chrishoffman — 2013-10-22T06:41:03-04:00 — #1
Originally published at: http://www.howtogeek.com/174232/htg-explains-why-is-printer-ink-so-expensive/
Printer ink is expensive, more expensive per drop than fine champagne or even human blood. If you haven’t gone paperless, you’ll notice that you’re paying a lot for new ink cartridges — more than seems reasonable.
themike — 2013-10-22T06:49:37-04:00 — #2
several times i've purchased a new printer for $19 instead of the $60 ink cartridges. i rarely use a printer and most of the time i never have the printer software installed until i need it.
nsdcars5 — 2013-10-22T07:07:12-04:00 — #3
Or just buy an external cartridge. One time install, then just pop open the cover and refill yourself. Cheap, easy, awesome.
tony_suryanto — 2013-10-22T07:32:47-04:00 — #4
best thing that happened!! Changed all our office printers to this! Don't know if this is available in the US.
This is Epsons way of..... if you cant beat them... JOIN THEM
robotsneedhugs2 — 2013-10-22T09:16:47-04:00 — #5
- Go to Work
- Print things
afuhnk — 2013-10-22T09:27:00-04:00 — #6
Or, as The Oatmeal puts it, printers are from Hell
nanogeek — 2013-10-22T10:04:59-04:00 — #7
You shouldn't do that @theMike . Just buy a good printer and refills from a shop.
The ink that comes with a new printer is usually 1/4 to 1/5th of a regular cartridge. Normally a cartridge from HP will be 3ml, a XL will be 6ml, and a trial is 0.5ml.
Get your refills from a third-arty 'printer-ink' selling shop. They will refill and give out new cartridges that work for far cheaper. Now, I normally get 15ml cartridges for my HP printer at a third of the price... getting refills is cheaper still.
nanogeek — 2013-10-22T10:05:17-04:00 — #8
taurolyon — 2013-10-22T10:12:36-04:00 — #9
I'd like to add: Wax "inks" or color blocks, synonymous with Xerox's ColorCube line of printers, also falls under this category. The blocks are formed to be "keyed" to only fit specific models of the printer, and the sets range from $300-$500US. They're litterally block-shaped crayons! Well, maybe a little harder than crayons, but colored wax none-the-less.
While the print quality is amazing, I'm stuck buying from the OEM as aftermarket is almost nonexistent (unless I import from HK. No thanks.).
raw6464 — 2013-10-22T10:49:48-04:00 — #10
When I need a new printer I shop around and create a short list. From the short list I search for the available of 3rd party ink cartridges thru a creditable seller like Amazon. Printers with no 3rd party cartridges come of the list.
My last printer a Brother for $49. I purchased 10 3rd party LC61 ink cartridges for less than $15. I've been using them for over a year without an ink problem.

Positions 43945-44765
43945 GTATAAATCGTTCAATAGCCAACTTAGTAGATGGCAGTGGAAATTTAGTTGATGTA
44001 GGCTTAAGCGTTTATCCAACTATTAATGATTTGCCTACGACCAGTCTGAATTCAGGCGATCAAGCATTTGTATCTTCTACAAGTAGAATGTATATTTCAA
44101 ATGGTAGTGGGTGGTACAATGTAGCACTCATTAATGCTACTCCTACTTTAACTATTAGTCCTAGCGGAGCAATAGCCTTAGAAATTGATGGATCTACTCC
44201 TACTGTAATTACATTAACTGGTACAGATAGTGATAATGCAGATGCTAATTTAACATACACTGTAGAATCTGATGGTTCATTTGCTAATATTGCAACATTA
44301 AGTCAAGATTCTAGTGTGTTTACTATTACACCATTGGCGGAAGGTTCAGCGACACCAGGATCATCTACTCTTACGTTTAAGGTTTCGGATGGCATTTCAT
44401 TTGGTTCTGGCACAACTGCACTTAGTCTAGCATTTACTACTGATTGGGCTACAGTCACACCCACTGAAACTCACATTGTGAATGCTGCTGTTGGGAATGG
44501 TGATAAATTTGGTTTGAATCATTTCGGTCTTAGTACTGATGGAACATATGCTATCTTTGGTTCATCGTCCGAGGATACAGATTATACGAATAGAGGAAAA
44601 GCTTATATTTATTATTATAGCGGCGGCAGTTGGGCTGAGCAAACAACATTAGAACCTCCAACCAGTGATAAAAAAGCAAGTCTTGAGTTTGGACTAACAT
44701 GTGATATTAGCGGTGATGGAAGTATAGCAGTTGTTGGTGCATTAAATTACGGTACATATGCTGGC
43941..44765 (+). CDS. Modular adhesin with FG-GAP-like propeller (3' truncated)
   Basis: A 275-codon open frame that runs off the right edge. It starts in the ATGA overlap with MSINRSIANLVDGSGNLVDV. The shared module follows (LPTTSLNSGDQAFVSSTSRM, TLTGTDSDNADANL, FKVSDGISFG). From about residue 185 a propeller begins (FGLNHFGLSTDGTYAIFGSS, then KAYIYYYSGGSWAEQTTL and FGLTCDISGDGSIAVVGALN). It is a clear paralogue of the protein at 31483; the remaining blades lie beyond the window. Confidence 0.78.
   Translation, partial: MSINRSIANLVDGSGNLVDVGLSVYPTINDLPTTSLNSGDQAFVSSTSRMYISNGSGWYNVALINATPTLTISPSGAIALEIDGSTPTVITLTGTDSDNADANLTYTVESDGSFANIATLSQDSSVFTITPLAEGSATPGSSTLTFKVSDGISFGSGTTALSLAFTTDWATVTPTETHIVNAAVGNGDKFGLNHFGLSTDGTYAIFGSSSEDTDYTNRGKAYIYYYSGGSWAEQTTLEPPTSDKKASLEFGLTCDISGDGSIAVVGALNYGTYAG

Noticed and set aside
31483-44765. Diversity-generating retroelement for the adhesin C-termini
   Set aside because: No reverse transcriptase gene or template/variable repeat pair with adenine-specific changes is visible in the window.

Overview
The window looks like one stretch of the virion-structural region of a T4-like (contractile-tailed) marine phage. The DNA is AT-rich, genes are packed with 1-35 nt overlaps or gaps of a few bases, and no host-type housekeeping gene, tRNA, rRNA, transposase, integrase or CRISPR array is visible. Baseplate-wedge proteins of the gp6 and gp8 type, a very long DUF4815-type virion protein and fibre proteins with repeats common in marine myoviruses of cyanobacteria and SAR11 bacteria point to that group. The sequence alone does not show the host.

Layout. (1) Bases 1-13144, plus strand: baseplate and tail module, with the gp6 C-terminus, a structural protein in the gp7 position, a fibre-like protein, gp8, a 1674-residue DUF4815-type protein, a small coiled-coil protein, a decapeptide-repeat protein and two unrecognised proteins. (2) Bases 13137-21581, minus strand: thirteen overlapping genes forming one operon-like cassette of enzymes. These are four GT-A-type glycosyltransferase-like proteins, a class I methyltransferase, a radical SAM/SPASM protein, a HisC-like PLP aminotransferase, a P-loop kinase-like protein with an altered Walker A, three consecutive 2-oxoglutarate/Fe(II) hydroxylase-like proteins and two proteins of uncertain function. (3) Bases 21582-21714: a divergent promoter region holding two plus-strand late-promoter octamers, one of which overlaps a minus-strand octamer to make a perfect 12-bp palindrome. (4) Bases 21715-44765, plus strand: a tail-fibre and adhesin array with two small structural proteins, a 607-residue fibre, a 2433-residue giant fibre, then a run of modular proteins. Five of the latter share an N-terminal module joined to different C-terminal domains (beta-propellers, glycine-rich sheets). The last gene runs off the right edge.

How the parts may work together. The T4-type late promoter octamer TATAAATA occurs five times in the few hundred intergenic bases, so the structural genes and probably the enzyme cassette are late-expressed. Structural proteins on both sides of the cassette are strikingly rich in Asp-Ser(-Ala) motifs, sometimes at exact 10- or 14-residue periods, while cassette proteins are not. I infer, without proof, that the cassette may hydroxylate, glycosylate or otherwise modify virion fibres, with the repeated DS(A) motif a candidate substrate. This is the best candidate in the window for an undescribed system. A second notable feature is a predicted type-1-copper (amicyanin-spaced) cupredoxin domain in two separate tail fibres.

I will NOT pay twice the cost of the printer for ink refills. If push come to shove I'll throw away the $49 and buy a new one. But I've never had to do that.
I've known about the Lexmark cartridges for years and that is why Lexmark was not or every be on my short list. $25 for an ink cartridge is out and out robbery.
ladyfitzgerald — 2013-10-22T11:19:36-04:00 — #11
I've owned one inkjet...never, EVER again! My printing demand is irregular; I might print one document, go a week or two before printing another one, then two or three weeks later, print the equivalent of a small novel. The nozzles in the inkjet I had (an Epson, btw) would clog in a little as a week of disuse and required massive amounts of ink to clean.
A good laser printer isn't cheap and is bulky but is by far much more cost effective, especially if one prints infrequently. I will never own anything but laser printers. Laser printers don't make as good photo prints as inkjests (misspelling deliberate) but those can be farmed out. The tone cartridges for lasers aren't cheap but the cost of use per page is much cheaper than for inkjets.
Of course, going paperless is the most cost effective whenever that is practical (I've done that to a large degree). However, one thing that will save money that the article doesn't mention is farming out your printing to a print or copy shop. If you have only an occasional need for color prints, such as photos, etc. it is much less expensive to just get a B&W laser jet and farm out any color print jobs to a copy or print shop. I have a color laser that cost me an arm and a leg (and a few other body parts I shan't mention) but I got it for the convenience of always being able to print at home on demand even though I rarely use color.
amadensor — 2013-10-22T11:25:49-04:00 — #12
Also, color laser is coming down in price. When we got our new printer, we wanted scanner (so we could use it as a copier) networked, and color. Unfortunately, we could only find any two (not all three) without the price doubling. We ended up getting a black and white laser. I was going to start up my old inkjet and plug it in via USB any time color was needed, but with the chance of the ink being dried up each time, farming that out is much smarter. Thank you.
BTW, the laser is a Brother MFC-7460DN, and not only does it work fine with Windows, but the built in print server very closely resembles CUPS (it may even be CUPS) so Mac and Linux support is a breeze too. The Linux scan drivers work better than the Windows ones, but other than that, it has been good cross platform.
ladyfitzgerald — 2013-10-22T11:45:01-04:00 — #13